So while the advisor in our original query may just have meant that it was OK for the letter writer to choose to look good…..you can’t quite view it that way, in a magazine whose income, to a large part, depends on promoting products and treatments that have to do with enhancing one’s looks. In that context, it’s not a neutral statement.

The real question perhaps isn’t, can she look good, but should she have to?

There’s a whole massive industry out there telling women that how we look is more important than who we are. And all the affirmations in the world don’t cut it if you’re told you’re ‘less spiritual’ because you don’t fit the thin, white, able, conventionally ‘hot’ mould – think every photo you’ve ever seen of a female participant at Burning Man – of the ‘spiritual’ woman. (It is also, of course, a deeply privileged idea of spirituality, because this shit often costs serious money. And while their looks haven’t historically been quite so big a deal, it affects men too.)

This is not to say that gussying yourself up precludes being spiritual, or vice versa. Appearance can be powerful. The clergy and/or congregations of organised religions don robes, turbans, veils or skullcaps, shave their heads or mark their skins, for, to them, important reasons. And on a personal level, wearing symbolic items of clothing or jewellery, dyeing your hair or having tattoos can be potent dedications, affirmations or initiations.

But they’re not the heart of it. Actors can play Shakespeare in jeans and T-shirts; it’s the power of the Bard’s words that make the play. The Magpie did a stint in fringe theatre once, and trust me, if the costumes ever become a bigger deal than the action on stage, something’s wrong with the way the company’s being run. And as with drama, so with the dromenai (the Greek root of the word, meaning the ‘things done’ as part of the religious rituals which spawned theatre).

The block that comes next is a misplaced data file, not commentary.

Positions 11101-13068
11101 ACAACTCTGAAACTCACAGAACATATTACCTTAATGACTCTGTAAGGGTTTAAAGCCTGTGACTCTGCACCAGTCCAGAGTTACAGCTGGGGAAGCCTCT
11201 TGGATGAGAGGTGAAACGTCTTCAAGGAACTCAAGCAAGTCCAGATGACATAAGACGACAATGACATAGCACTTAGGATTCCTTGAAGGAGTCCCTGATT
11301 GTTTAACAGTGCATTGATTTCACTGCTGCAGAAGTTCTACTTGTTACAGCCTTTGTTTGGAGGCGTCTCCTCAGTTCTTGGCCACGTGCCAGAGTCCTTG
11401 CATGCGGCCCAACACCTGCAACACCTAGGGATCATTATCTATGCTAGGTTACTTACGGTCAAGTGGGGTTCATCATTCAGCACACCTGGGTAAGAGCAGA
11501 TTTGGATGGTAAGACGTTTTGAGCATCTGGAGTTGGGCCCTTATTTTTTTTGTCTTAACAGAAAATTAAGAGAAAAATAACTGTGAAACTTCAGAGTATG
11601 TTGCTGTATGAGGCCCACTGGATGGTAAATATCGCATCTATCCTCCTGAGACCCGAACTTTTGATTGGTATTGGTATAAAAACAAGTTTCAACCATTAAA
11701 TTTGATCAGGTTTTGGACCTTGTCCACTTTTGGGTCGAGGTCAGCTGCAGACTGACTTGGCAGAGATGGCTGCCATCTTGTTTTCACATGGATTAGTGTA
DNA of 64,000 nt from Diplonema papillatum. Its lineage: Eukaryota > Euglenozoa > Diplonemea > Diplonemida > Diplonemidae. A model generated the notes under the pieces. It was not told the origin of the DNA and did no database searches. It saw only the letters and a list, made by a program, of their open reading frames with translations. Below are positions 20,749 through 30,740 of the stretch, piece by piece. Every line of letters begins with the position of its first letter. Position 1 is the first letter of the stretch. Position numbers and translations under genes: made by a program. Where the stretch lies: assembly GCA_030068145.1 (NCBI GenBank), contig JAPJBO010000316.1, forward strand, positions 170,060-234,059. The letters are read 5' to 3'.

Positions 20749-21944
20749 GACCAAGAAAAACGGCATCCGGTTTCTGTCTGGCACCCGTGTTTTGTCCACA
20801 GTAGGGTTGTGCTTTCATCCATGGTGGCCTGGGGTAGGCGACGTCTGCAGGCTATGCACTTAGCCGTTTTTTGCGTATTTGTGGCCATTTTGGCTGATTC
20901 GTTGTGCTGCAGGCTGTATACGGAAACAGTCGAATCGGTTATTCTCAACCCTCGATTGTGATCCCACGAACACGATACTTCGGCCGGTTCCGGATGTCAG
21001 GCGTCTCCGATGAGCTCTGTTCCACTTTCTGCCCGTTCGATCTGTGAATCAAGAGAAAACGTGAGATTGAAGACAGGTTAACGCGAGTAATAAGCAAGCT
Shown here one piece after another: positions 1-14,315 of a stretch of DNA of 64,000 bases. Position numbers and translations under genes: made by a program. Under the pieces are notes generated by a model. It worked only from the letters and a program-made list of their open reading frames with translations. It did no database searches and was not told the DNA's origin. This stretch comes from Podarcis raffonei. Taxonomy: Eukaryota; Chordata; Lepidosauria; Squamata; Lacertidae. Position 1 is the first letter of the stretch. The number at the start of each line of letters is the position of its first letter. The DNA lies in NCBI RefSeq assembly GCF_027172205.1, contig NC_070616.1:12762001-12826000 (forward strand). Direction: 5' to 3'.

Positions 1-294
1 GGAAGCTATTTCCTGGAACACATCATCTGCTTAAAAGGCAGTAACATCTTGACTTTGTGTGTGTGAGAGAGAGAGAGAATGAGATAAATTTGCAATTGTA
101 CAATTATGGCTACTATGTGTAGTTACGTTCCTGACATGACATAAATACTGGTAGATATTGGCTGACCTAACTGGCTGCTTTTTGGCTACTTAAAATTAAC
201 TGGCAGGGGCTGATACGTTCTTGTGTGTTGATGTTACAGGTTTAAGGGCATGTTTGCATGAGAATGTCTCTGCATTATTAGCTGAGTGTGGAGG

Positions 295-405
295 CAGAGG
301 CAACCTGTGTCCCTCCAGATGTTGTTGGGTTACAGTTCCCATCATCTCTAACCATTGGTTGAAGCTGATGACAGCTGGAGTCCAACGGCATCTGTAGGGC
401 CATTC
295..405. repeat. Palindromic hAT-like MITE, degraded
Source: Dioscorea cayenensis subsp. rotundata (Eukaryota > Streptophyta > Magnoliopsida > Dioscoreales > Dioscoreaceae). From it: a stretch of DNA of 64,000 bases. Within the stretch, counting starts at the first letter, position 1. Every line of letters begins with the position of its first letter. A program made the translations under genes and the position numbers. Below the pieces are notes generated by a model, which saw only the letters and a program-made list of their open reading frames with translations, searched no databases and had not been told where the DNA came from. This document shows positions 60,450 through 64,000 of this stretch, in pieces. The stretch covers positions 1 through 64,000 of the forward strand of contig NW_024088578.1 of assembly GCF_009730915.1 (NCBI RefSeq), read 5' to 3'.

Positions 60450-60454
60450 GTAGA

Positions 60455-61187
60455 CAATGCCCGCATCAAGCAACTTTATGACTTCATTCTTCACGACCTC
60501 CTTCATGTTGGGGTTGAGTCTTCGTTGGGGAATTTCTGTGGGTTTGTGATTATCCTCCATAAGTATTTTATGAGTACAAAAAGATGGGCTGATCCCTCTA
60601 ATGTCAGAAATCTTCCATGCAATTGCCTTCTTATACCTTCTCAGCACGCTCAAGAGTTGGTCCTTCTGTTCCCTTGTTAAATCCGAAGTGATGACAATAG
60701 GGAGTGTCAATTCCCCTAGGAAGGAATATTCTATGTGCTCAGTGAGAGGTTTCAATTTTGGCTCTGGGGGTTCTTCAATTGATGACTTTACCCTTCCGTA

Ideally, playing with our appearance to express different roles for ourselves would be just that – play, the way it is for little kids playing dress-up. But too often, these days, it’s something you have to do, as a woman. Which kind of takes the fun out of it – and a lot of the magic.

Yes, you can be ‘hot’ and high-maintenance and follow a spiritual path (although, on the subject of the maintenance, it’s worth remembering a certain rabbi’s words about camels and the difficulty of using them in a sewing context). But you can also be plug-ugly and sling-on-any-old-thing and equally follow such a path. And any number of options in between. But remember that the gussying-up (I love that term, probably because it sounds faintly rude, in a good old British nudge-nudge wink-wink kind of way) is not what ultimately matters. Old-fashioned spirituality may have thrown the baby out with the bath water; the New Age version seems to have reinstated the bathwater (hand-drawn from Guatemalan mountain springs, heated over a cedarwood charcoal fire and scented with oil of tuberose and goji berries) and not noticed that the baby’s gotten fed up and crawled away. Not a mistake you want to make, really.

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Here’s that Marianne Williamson quote in full. And note, that while the word ‘gorgeous’ does appear in this, it’s one word in a much larger and more expansive invocation of who we’re meant to be.

Our deepest fear is not that we are inadequate. Our deepest fear is that we are powerful beyond measure. It is our light, not our darkness that most frightens us. We ask ourselves, Who am I to be brilliant, gorgeous, talented, and fabulous? Actually, who are you not to be? You are a child of God. Your playing small does not serve the world. There is nothing enlightened about shrinking so that other people will not feel insecure around you. We are all meant to shine, as children do. We were born to make manifest the glory of God that is within us. It is not just in some of us; it is in everyone and as we let our own light shine, we unconsciously give others permission to do the same. As we are liberated from our own fear, our presence automatically liberates others.

If we shine, it’s going to be from the inside, first and foremost. And how we shine on the outside will, or should, develop from that.